It’s still slapped into the category of “new music”, mostly out of habit, but also in reverence for the profound impact this work has had on classical music for more than a century. Arnold Schoenberg‘s Pierrot Lunaire was a sensation when it premiered in Berlin in 1912. It is one of several contemporaneous settings of the lauded poetry by Albert Giraud, but the most famous by far, with regular performances and an almost hallowed position in vocal repertoire today. The songs spark controversy and strong opinion among both audiences and performers even now, for their stark depictions of it’s characters’ humanity (and the lack of it) and the jarring yet lyrical score.
Those who have witnessed ‘Diva On the Verge‘, the (two)-woman show by soprano Julia Migenes (left) and pianist Victoria Kirsch, most recently at the Odyssey Theatre in Westwood, know that Migenes (sounds somewhat like “McGuiness”) is an extremely rare bird, in or out of the classical world. Deeply talented with a sharp wit and magnetic personality, she transcends labels of voice, style and even ethnicity, allowing her to work very effectively in multiple genres, languages and venues — and cross those boundaries, she does. For all of these reasons, she is the perfect choice for Jacaranda‘s concert on Saturday. ‘Thresholds‘ features works by the most scandalous composers of 1912-13, with pieces by Berg, Webern and the piano/four-hands version of Stravinsky’s Rite of Spring, as well as the Schoenberg cycle. The program boasts some of the finest musicians in the area, which has become the norm for this now-established and highly respected series. Pierrot will be sung in English, which is a rare treat, and well in keeping with the composer’s original intention to make the text accessible to the local audience.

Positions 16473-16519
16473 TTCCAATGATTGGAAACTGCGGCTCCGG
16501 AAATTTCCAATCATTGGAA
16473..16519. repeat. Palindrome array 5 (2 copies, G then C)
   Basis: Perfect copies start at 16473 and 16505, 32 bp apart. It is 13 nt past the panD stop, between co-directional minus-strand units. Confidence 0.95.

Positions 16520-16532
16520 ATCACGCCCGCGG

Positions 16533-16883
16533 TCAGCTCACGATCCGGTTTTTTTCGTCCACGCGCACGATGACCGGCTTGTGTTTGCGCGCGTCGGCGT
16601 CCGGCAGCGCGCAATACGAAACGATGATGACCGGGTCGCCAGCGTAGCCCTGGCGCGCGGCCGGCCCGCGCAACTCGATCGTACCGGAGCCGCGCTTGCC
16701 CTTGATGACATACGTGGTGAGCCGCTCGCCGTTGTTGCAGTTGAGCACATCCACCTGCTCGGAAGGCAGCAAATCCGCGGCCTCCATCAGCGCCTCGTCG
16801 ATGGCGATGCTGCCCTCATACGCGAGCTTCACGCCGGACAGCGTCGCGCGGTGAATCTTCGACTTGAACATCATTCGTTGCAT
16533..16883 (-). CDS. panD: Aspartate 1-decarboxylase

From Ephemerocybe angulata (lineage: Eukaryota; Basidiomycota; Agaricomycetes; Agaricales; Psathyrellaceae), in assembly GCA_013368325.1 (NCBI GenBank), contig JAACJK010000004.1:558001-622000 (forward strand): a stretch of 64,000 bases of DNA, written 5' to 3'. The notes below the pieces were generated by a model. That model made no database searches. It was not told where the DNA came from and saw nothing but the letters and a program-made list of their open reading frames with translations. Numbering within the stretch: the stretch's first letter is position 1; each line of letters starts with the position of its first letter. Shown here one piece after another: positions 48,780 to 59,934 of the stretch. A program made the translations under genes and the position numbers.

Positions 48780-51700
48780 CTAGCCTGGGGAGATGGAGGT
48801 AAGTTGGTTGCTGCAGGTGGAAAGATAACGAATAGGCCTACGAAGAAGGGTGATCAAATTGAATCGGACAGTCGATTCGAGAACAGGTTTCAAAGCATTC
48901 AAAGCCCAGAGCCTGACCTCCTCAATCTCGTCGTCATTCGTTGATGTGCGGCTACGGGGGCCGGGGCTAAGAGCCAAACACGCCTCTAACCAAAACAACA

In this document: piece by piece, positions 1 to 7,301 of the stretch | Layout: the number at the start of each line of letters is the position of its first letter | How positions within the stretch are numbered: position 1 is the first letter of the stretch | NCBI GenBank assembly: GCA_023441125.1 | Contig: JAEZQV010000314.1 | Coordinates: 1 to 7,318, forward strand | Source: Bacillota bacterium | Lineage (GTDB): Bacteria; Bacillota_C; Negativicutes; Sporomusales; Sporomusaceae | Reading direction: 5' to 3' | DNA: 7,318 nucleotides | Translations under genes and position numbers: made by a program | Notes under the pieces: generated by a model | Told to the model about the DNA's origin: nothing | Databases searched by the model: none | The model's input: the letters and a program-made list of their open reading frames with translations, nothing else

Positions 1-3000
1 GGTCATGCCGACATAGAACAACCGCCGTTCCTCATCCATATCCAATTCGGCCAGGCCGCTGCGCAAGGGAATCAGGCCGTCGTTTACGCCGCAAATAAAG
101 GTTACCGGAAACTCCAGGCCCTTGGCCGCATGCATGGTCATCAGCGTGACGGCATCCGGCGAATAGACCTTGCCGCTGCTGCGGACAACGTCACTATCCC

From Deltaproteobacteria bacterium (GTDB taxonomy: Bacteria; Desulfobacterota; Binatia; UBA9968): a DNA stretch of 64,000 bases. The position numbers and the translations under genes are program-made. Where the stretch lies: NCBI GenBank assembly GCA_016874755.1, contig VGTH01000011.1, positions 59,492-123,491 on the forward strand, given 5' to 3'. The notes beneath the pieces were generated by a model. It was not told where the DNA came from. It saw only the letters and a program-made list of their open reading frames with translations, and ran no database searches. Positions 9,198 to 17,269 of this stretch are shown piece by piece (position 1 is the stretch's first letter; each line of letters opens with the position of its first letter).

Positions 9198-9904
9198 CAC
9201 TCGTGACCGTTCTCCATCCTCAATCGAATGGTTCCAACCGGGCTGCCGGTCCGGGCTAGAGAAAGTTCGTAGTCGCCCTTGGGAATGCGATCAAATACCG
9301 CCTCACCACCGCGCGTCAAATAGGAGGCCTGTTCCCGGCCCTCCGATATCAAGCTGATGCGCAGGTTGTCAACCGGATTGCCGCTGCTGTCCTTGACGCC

Come ready for anything.